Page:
We have recently begun meeting with juniors to discuss their hopes and dreams for college, and I’m finding that their hopes and dreams can change more often than their clothes. This is to be expected, but it’s interesting to see how they can be so sure of what they want to study, do for a career, or what type of college they want in one moment, and then do a complete 180 the next.
I recently had a milestone birthday and, in light of the ever-changing goals of the juniors I work with, I reflected on my own educational and professional journey. If you had asked high school senior me what a College Counselor does and if I thought I’d be interested in that job, I would have looked at you like you were from the moon. I graduated from a large public high school in the Midwest where we had Guidance Counselors. I thought I was savvy about the college application process, but I didn’t realize that the admission counselors I encountered at college fairs or during visits to my high school might be the same individuals who would read my applications and actually make admission decisions.
I wanted to be a teacher and work with kids my entire life. I volunteered in a kindergarten classroom, I tutored students, and I even taught tennis lessons to kids of all ages for 8 years. I majored in Elementary Education in college and pursued my other academic interests by double majoring in English and minoring in Music. By my junior year, I realized that I couldn’t envision myself as an elementary school teacher right out of college. I suddenly recognized that perhaps my priorities and interests had changed from the ideal career I had envisioned for myself since kindergarten. Even in grad school, I still didn’t really know what I wanted to do. I liked being on a college campus and I was involved in student affairs, so I thought hey, that could be fun! After interning in student affairs, development, and admissions, I landed my first real job as a brochure-carrying admission counselor.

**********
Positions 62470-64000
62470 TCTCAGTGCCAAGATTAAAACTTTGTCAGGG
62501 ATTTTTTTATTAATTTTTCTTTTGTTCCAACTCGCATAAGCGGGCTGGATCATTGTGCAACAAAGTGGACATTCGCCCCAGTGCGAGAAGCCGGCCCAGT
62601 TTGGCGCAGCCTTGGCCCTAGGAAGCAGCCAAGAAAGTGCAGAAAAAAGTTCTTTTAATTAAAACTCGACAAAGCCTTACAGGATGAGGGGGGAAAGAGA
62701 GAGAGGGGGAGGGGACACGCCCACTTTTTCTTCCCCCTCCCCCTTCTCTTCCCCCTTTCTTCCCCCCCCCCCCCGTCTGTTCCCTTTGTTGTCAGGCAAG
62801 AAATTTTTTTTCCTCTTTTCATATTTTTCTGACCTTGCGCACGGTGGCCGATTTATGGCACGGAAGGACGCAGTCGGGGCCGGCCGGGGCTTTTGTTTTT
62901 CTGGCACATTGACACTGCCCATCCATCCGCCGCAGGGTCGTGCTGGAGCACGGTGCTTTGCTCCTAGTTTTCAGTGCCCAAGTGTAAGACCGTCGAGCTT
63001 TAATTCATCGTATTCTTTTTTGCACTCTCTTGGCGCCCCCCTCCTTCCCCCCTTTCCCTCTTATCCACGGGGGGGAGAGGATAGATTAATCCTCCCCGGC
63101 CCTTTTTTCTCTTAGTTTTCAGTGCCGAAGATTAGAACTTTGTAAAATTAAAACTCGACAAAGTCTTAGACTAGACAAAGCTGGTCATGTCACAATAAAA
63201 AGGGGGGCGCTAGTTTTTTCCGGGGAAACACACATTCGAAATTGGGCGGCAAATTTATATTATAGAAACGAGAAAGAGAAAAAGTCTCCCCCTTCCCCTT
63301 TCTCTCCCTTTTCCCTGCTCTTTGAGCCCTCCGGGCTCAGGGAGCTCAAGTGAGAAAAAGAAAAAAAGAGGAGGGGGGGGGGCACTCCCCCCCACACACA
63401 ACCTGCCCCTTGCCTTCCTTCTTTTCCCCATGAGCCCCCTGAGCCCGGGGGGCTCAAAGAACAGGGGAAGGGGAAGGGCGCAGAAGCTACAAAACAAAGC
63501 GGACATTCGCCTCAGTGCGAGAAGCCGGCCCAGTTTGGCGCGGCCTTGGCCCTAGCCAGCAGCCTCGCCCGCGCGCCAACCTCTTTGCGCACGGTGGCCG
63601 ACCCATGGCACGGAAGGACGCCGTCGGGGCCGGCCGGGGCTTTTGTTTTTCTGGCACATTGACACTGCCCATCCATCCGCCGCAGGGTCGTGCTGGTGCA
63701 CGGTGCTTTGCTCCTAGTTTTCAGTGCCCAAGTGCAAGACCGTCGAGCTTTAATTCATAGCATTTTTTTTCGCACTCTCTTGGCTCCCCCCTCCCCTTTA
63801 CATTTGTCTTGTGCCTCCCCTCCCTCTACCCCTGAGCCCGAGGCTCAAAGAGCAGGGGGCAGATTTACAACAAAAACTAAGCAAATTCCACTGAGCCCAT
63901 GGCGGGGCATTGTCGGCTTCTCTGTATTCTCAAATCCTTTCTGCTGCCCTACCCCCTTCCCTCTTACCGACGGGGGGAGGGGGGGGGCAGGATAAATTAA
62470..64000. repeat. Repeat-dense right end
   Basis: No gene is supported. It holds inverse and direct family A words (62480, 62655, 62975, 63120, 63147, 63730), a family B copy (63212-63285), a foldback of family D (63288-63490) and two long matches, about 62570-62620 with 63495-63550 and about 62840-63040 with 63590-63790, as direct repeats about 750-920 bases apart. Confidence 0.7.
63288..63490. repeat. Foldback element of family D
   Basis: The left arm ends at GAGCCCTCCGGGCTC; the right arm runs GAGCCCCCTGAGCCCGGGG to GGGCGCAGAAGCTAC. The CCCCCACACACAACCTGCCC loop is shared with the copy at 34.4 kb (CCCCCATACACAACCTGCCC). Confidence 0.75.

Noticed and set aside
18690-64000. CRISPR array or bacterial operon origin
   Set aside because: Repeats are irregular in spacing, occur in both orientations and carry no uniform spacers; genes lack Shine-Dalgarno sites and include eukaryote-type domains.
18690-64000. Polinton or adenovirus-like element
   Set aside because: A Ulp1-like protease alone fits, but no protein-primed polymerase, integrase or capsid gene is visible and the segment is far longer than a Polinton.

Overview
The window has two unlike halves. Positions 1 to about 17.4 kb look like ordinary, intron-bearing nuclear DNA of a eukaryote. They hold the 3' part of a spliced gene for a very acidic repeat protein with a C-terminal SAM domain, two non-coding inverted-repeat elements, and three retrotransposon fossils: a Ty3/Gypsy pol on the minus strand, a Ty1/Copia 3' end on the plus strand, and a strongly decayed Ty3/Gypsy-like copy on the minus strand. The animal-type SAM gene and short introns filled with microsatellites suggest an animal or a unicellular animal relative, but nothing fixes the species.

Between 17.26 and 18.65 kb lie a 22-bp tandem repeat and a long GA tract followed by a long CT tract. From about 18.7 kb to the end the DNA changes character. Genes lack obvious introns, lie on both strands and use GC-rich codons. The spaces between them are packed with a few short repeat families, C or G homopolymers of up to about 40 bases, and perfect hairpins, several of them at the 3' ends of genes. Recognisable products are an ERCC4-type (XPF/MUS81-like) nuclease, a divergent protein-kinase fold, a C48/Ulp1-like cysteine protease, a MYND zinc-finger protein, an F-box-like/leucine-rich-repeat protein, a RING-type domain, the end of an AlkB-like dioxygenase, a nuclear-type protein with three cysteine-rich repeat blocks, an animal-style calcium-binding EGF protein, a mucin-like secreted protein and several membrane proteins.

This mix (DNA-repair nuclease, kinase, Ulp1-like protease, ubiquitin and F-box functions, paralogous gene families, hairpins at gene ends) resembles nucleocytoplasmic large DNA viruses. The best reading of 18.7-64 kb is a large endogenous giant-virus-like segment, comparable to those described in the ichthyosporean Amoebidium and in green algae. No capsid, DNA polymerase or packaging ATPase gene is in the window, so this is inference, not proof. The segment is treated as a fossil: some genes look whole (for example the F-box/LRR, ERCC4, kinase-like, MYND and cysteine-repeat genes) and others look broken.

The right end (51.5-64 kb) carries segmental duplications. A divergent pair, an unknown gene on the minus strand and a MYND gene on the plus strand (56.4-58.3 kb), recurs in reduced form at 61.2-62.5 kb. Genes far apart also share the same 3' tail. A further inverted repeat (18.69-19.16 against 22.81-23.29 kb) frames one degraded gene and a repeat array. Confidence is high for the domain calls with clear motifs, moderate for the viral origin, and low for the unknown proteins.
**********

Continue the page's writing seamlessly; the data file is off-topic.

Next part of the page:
Fast forward to five years later and I’ve found myself on the other side of a desk that I didn’t fully understand years ago. One thing I’ve realized from my own journey is that maybe I don’t have one passion. Maybe there are multiple jobs I would excel at; maybe I have lots of different strengths and skills. I remember being told: “Find your passion! Figure out what you’re good at and enjoy doing and pursue it!” But I never figured out what that one thing was. It’s because there isn’t always that one thing and, even if there is, that one thing can and does change.
I hope current high school students realize that they don’t have to have all the answers now, because how could they? How could they know who they’ll be four years from now as college students? How can they know what new jobs, careers, and fields will be created by the time they’re in the workforce?
I’d like to ask you to reflect on your own educational and professional journey. Did you think you’d be where you are now when you were 17 years old? What advice do you wish you had been given back then? Whether you knew from day one what you were meant to do or whether you tried on a variety of professional hats in your life, it’s a good reminder for us all that we don’t have to have everything figured out just yet. And this is especially true for the students we work with on a daily basis. Be kind. Be patient. But most importantly, be supportive.
By Meredith Britt